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Painting with pencils: The Color Pencil Start-up Guide


by Gretchen Parker

I am new to Senior Artist. Let me tell you a bit about who I am and how I started in colored pencil (CP). 

A child of the 1950s, my parents thought I needed a REAL career (in their minds, art was not), so I earned a degree from Western Michigan in occupational therapy with a focus on disabled children. Life ensued, but when my own children headed off to college, I finally found time to hone my art skills. My goal was to not be embarrassed to show my work. 

I had been drawing with graphite all of my life, and I found that working with it was a great way to study values. Spending so much time working in shades of gray and black helped me learn the importance of light versus dark. Someone once told me that color is not the most important part of any art. You can use about any color as long as the value is right. That made it easier to make the leap to color.

As a self-taught artist, most of what I know about CP comes from reading books and articles on the Internet, along with trial and error. However, there came a point when I became frustrated with my skill level, so I took a few workshops with Kristi Kutch as well as Ann Kullberg, who has become a good friend and mentor. Doing a lot of reading before taking a workshop gave me enough experience to relate the information the instructors were teaching. I have been working in CP now for 13 years.


Colored pencils come in many forms and grades. It is important to use professional-grade pencils. Individual pencils can be purchased. They are also available in sets as small as 24 or up to a full line of more than 140 colors. Local stores usually carry sets. If they do carry individual pencils, they generally don’t carry all of the colors. Online purchasing of individual pencil colors is best when one wants a specific color. Most pencils are encased in wood; some are sticks or bars of color without wood casings. Depending on the binder that holds the pigment together, the leads can be hard or soft.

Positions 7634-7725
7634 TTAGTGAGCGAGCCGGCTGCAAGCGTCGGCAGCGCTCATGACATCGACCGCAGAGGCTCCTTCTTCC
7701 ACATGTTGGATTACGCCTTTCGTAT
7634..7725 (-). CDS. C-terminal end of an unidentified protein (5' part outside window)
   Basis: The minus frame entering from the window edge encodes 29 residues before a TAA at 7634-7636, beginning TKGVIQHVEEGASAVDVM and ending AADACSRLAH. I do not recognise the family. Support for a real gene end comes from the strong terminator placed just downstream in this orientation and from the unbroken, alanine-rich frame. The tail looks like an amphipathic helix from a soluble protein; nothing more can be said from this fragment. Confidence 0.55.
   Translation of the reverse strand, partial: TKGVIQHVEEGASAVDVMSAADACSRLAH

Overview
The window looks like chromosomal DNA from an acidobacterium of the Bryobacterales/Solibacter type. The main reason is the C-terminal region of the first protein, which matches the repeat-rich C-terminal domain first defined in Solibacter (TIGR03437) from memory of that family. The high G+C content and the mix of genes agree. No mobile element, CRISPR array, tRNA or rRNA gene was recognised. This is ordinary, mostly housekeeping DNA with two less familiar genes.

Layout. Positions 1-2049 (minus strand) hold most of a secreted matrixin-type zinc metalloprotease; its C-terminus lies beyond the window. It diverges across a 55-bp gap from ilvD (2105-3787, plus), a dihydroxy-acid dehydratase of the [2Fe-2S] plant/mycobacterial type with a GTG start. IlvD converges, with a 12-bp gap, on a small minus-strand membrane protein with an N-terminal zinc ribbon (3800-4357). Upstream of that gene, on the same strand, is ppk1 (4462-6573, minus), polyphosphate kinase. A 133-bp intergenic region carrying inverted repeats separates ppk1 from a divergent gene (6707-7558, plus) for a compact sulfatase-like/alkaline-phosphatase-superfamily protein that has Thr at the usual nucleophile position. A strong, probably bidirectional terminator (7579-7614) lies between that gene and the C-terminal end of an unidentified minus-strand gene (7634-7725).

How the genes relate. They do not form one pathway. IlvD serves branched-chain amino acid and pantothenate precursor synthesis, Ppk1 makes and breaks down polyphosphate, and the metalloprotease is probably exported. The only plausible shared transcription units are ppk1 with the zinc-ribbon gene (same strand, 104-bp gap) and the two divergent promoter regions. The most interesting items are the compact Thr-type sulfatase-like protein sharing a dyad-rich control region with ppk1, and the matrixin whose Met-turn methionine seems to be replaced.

Each type has different ways of blending. Often the best way to blend colors is with a colorless blender or a colored pencil of a lighter hue. Watercolor pencils are blended with water, and softer wax-base leads can be blended with heat or solvents like mineral spirits or even Goo Gone®. Each type has its merits and drawbacks. All brands and types can be mixed and used together or just on their own. The different characteristics make the possibilities limitless and exciting.

Two of the best features of CP  are portability and cleanliness. I can sit in my lounge chair in front of the TV in the evening with my husband and work. Or, I can grab my sketchbook and pencils and head out the back door. However, the very best characteristic of CP has to be ease of use. You can easily leave your work with no clean up and come back to it with no prep time.

To get rich colors with CP, you blend colors directly on the support, i.e., canvas. My favorite brand of CP is Prismacolor®. The pencils are wax-based and blend beautifully with colorless blenders, stiff brushes, solvents, and even heat.


Many different supports work with CP. Rising Stonehenge paper is my favorite, because it is almost indestructible and has great tooth (texture). You can layer a lot of CP on it before the tooth gets filled up. When paper tooth fills up, it will not take more color. I also work on wood, Ampersand Pastelboard, Art Spectrum Colourfix™ paper, and Fredrix® Watercolor Canvas. Really just about anything that will hold CP pigment on the surface works. I have one student who works on gourds.


A very important tool is a drafter’s brush. Brushing your paper frequently keeps the wax and eraser crumbs off your paper and keeps it clean. A Swiffer® duster is a good alternative for a brush. Some of my students use clean cosmetic brushes.


You will often hear that you can’t correct or erase CP. It’s true that CP is a bit harder to correct, but it is doable with the right tools. White vinyl erasers—both electric and the clickable pencils—will lift light layers of color. Electric erasers tend to do a better job; however, even these will tend to smear it and/or ruin your paper. Usually you don’t erase CP; you lift it off the paper.